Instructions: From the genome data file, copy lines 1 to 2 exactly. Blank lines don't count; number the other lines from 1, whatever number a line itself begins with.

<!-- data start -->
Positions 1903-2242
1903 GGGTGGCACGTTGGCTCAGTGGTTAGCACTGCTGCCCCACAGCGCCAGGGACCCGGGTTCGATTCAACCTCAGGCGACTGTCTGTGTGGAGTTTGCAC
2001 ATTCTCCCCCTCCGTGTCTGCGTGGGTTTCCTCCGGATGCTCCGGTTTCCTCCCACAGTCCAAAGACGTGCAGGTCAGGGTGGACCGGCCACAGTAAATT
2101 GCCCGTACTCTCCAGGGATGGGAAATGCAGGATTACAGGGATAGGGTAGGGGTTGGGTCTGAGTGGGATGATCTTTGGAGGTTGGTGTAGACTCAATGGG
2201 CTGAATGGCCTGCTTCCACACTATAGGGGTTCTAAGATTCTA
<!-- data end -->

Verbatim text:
Positions 1903-2242
1903 GGGTGGCACGTTGGCTCAGTGGTTAGCACTGCTGCCCCACAGCGCCAGGGACCCGGGTTCGATTCAACCTCAGGCGACTGTCTGTGTGGAGTTTGCAC